So be careful, a lot of instability will be unleashed as these vibrations hit every sphere of creation and every aspect of our lives while people wrestle with these new realities. Watch your activities carefully.
So I say: Cosmo is turning up the juice – drink up! This is good stuff!
But keep an eye out around you!
1. Why is there something rather than nothing?
Our presence in the universe is something too bizarre for words. The mundaneness of our daily lives cause us take our existence for granted — but every once in awhile we’re cajoled out of that complacency and enter into a profound state of existential awareness, and we ask: Why is there all thisstuff in the universe, and why is it governed by such exquisitely precise laws? And why should anything exist at all? We inhabit a universe with such things as spiral galaxies, the aurora borealis, and SpongeBob Squarepants. And as Sean Carroll notes, “Nothing about modern physics explains why we have these laws rather than some totally different laws, although physicists sometimes talk that way — a mistake they might be able to avoid if they took philosophers more seriously.” And as for the philosophers, the best that they can come up with is the anthropic principle — the notion that our particular universe appears the way it does by virtue of our presence as observers within it — a suggestion that has an uncomfortably tautological ring to it.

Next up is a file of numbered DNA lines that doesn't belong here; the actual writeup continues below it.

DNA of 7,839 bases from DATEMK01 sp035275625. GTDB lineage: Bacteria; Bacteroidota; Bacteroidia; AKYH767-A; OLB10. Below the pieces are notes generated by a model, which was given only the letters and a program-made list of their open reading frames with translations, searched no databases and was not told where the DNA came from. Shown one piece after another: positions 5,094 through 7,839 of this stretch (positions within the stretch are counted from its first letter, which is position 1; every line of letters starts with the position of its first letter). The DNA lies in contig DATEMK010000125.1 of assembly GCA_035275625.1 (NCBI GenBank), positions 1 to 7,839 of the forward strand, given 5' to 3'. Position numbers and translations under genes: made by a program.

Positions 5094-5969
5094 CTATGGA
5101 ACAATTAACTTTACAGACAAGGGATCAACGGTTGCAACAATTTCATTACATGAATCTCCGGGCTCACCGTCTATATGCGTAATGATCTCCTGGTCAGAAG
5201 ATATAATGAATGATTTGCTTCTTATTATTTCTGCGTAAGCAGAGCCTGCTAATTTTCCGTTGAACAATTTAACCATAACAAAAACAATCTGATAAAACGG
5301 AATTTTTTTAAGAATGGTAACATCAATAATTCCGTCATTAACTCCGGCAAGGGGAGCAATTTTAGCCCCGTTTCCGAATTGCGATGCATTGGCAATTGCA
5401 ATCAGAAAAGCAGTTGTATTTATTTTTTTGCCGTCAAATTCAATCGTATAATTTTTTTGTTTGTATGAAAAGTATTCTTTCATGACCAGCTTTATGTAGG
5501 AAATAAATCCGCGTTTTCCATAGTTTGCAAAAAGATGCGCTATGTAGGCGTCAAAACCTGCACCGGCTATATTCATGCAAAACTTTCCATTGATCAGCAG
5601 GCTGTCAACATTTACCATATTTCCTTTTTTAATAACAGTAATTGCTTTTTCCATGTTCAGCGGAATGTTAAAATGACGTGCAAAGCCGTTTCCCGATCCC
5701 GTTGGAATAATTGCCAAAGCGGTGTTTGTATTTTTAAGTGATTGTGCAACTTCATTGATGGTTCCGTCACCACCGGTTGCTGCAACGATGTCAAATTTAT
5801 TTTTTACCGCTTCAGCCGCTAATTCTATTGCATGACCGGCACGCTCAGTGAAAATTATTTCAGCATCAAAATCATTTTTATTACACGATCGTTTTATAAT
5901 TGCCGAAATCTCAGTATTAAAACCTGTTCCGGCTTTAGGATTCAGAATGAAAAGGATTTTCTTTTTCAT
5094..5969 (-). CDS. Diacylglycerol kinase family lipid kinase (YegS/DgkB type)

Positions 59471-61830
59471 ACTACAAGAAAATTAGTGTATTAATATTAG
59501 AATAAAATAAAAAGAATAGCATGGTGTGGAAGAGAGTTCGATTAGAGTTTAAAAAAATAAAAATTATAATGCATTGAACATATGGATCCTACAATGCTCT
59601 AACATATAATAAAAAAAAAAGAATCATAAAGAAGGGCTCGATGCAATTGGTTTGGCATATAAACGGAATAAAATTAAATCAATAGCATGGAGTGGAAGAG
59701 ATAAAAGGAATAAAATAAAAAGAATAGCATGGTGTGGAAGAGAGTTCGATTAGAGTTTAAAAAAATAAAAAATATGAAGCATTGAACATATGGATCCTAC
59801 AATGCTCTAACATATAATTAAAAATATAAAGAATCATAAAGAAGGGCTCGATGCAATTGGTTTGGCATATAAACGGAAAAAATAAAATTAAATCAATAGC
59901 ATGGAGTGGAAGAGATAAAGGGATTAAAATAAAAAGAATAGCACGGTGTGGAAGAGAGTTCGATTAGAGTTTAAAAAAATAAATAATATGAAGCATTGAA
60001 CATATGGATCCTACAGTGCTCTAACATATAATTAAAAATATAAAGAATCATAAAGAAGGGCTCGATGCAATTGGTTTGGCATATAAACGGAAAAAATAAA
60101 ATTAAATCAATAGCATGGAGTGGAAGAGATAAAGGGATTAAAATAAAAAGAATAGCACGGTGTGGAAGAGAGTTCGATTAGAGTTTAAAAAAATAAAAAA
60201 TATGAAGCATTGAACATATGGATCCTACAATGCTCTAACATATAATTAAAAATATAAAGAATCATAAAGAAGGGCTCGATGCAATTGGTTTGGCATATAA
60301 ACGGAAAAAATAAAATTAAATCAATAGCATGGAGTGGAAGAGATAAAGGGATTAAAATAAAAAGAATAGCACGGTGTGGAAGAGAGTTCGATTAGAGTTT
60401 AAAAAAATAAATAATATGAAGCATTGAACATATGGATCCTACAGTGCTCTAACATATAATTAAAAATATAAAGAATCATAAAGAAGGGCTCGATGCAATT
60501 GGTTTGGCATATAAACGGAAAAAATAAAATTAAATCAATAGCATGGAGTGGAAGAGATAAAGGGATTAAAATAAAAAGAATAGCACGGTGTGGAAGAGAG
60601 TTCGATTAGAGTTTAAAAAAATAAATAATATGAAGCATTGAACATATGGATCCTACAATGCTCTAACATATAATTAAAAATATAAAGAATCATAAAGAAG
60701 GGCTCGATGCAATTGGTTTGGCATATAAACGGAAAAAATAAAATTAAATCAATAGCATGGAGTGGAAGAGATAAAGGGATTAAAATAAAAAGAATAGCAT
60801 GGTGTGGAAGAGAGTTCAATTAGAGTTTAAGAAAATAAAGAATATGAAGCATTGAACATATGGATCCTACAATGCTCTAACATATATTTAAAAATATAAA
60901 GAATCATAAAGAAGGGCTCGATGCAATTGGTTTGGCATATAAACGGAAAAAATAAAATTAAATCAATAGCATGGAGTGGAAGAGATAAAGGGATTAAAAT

2. Is our universe real?
This the classic Cartesian question. It essentially asks, how do we know that what we see around us is the real deal, and not some grand illusion perpetuated by an unseen force (who René Descartes referred to as the hypothesized ‘evil demon’)? More recently, the question has been reframed as the “brain in a vat” problem, or theSimulation Argument. And it could very well be that we’re the products of an elaborate simulation. A deeper question to ask, therefore, is whether the civilization running the simulation is also in a simulation — a kind of supercomputer regression (or simulationception). Moreover, we may not be who we think we are. Assuming that the people running the simulation are also taking part in it, our true identities may be temporarily suppressed, to heighten the realness of the experience. This philosophical conundrum also forces us to re-evaluate what we mean by “real.” Modal realists argue that if the universe around us seems rational (as opposed to it being dreamy, incoherent, or lawless), then we have no choice but to declare it as being real and genuine. Or maybe, as Cipher said after eating a piece of “simulated” steak in The Matrix, “Ignorance is bliss.”
3. Do we have free will?